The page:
One prevailing view that, on average, women live longer than men, and getting older is the greatest risk factor for AD. Or to put it simply – there are more older women alive than old men, so there are more cases of AD.

A related reason is men’s ‘survival bias’. Men have higher rates of cardiovascular disease and stroke than women, so those men who live to old age tend to be much healthier than women of the same age and therefore have lesser risks of developing AD.

Another well-known genetic risk factor for AD is the gene APOE-e4. A 2017 meta-analysis of nearly 58,000 people found women with particular versions of the APOE-e4 may be more likely to develop AD than men, but only between the ages of ages 65 and 75 years.

One final reason often given to account for the sex difference in risk is low education in women. The more years schooling you received, the lower your risk of developing AD, and the fact women born before the 1950s completed fewer years schooling than men may have rendered their brains more vulnerable to the disease.

We are privileged to live in a world where life expectancy is increasing; and the ageing population, which worries so many people, is actually one of humanity’s greatest achievements.

Dementia has become humanity’s brain health problem.

This is part 4 of a series of lessons in brain health from our elders — those folk who lived the longest and healthiest.

EDIT: Updated to reflect 2021 statistics on 7 October 2021.

Click here to download the entire series as a PDF

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  1. Elaine Mitchell on August 8, 2019 at 5:26 am

    I have a theory about Alzeimers and other dementia (not substantiated by scientific studies). I am 70 and I have asked this question of every person with dementia or their family and so far all have supported observations
    Question: Have you ever lost a baby/child through miscarriage, abortion, or death of a child at any age?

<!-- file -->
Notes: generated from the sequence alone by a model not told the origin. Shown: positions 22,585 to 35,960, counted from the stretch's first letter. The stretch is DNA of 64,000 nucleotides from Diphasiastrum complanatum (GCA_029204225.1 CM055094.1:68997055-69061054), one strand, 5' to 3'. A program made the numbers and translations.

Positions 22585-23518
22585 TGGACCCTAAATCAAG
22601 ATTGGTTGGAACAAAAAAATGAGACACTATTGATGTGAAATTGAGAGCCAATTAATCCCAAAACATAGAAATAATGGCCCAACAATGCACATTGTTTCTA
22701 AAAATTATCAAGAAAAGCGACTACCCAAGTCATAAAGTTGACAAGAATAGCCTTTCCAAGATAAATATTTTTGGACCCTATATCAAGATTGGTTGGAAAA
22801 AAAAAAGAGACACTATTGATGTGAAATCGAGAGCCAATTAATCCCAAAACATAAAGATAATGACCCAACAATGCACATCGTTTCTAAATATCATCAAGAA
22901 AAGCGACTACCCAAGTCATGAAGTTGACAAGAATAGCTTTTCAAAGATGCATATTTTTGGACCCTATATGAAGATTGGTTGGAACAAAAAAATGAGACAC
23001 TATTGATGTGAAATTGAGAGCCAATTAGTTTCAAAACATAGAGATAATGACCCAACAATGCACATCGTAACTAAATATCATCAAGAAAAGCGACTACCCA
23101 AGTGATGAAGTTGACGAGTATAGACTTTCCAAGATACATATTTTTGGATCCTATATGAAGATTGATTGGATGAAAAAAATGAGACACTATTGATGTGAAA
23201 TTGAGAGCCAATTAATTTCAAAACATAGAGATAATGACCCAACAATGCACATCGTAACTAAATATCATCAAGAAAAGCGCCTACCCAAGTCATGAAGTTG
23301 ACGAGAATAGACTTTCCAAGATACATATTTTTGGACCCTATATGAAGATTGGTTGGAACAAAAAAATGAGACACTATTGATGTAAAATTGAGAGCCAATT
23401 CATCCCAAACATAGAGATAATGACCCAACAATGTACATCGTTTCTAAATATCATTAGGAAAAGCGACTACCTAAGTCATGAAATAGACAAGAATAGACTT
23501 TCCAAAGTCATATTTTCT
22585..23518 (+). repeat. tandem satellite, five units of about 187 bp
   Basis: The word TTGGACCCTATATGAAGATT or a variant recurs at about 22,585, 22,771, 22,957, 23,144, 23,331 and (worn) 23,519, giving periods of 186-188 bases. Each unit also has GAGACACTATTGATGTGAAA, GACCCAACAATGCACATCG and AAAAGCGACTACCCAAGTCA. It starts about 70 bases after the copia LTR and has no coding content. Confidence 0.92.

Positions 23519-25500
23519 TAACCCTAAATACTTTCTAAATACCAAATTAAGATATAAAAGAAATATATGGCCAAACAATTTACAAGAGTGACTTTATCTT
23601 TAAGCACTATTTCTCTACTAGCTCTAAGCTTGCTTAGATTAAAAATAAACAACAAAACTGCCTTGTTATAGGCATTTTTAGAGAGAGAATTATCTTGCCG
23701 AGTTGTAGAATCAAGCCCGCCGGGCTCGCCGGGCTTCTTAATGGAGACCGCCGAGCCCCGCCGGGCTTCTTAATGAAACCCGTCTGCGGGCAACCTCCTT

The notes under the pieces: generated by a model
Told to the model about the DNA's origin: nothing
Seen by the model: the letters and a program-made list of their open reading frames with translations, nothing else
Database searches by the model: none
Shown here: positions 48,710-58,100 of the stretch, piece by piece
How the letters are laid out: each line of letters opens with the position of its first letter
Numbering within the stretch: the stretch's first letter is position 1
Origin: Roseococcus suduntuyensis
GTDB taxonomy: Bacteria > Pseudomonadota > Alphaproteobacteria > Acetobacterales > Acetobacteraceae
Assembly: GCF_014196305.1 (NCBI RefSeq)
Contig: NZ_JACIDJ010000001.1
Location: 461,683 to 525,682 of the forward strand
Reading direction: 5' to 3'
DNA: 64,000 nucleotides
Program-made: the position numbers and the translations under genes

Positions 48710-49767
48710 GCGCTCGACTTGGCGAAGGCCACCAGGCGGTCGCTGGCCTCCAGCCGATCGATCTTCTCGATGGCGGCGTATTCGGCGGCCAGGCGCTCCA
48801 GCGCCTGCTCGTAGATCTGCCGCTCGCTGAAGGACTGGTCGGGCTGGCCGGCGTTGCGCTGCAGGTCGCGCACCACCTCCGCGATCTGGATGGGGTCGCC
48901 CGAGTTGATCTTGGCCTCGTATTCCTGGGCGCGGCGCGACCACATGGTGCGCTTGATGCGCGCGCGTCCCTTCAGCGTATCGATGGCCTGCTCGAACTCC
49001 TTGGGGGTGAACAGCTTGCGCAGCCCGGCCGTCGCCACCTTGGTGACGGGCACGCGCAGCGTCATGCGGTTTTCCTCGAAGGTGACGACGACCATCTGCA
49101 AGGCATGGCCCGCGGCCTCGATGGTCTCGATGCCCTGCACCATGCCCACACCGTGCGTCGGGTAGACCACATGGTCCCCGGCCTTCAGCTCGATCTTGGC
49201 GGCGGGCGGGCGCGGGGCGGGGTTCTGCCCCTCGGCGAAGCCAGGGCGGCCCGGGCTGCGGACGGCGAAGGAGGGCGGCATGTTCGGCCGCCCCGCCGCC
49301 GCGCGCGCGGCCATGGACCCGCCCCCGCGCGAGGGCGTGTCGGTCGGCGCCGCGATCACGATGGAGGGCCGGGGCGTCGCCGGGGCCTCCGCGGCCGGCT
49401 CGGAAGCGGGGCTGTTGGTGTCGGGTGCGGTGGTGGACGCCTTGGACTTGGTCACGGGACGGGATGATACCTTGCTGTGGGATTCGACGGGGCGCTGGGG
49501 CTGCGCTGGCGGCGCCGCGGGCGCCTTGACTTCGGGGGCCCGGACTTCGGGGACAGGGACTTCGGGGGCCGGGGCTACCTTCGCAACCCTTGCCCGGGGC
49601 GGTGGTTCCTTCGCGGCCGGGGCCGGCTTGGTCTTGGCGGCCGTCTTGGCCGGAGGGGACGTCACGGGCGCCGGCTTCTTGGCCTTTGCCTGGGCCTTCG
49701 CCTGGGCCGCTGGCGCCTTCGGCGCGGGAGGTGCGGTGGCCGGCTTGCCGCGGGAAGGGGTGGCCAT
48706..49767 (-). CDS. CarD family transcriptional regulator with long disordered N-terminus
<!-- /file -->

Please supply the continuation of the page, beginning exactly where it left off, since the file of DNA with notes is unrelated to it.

Every person /or their family I have asked has lost a child except for one woman where the family said they did not know.
    It is one of the most difficult things to cope with – loss of a child- and it is not meant that way. Parents always die first – that is the natural way.

    My observations and enqiry did not discriminate re gender

  2. Grace on August 8, 2019 at 9:27 am

    Thanks for putting together the latest research and reassuring us that there is something we can do to delay and/or present the onset of dementia. It is interesting to note that all the things we have been taught to do to keep our hear healthy, also serve to delay cognitive loss.

  3. Geoff Kirwood on August 20, 2019 at 3:18 am

    So why’s the brain tangling up, what are beta-amyloid placques forming a barrier against, eh? A large Korean study associated AZH with active HSV lesions, and better yet – antivirals are protective!!!

  4. Ankita on September 7, 2019 at 11:41 am

    Love your post. It’s really amazing & helpful too. I like the way you explained everything. By sharing this amazing content, you have solved my problem. Keep sharing 🙂
    Thank You & Regards

  5. Priya on September 20, 2019 at 7:06 pm

    Thanks for sharing this amazing piece of content with us, actually i was looking for same kind of thing on google and found this post which is really helpful for me because I’m also a woman I can relate it.
    special thanks for sharing report.
    Thanks 🙂

  6. Nancy Lee on March 16, 2020 at 7:47 pm

    It’s truly astounding and accommodating as well. I like the manner in which you clarified everything. By sharing this stunning substance, you have tackled my concern. I have approached has lost a kid aside from one lady where the family said they didn’t have the foggiest idea. It is one of the most troublesome things to adapt to the departure of a youngster and it isn’t implied that way.

  7. تمريض منزلي on December 23, 2021 at 9:15 pm

    in my opinion, Alzheimer disease is a problem for both gender, so we should take care of our health when they are young, thanks for sharing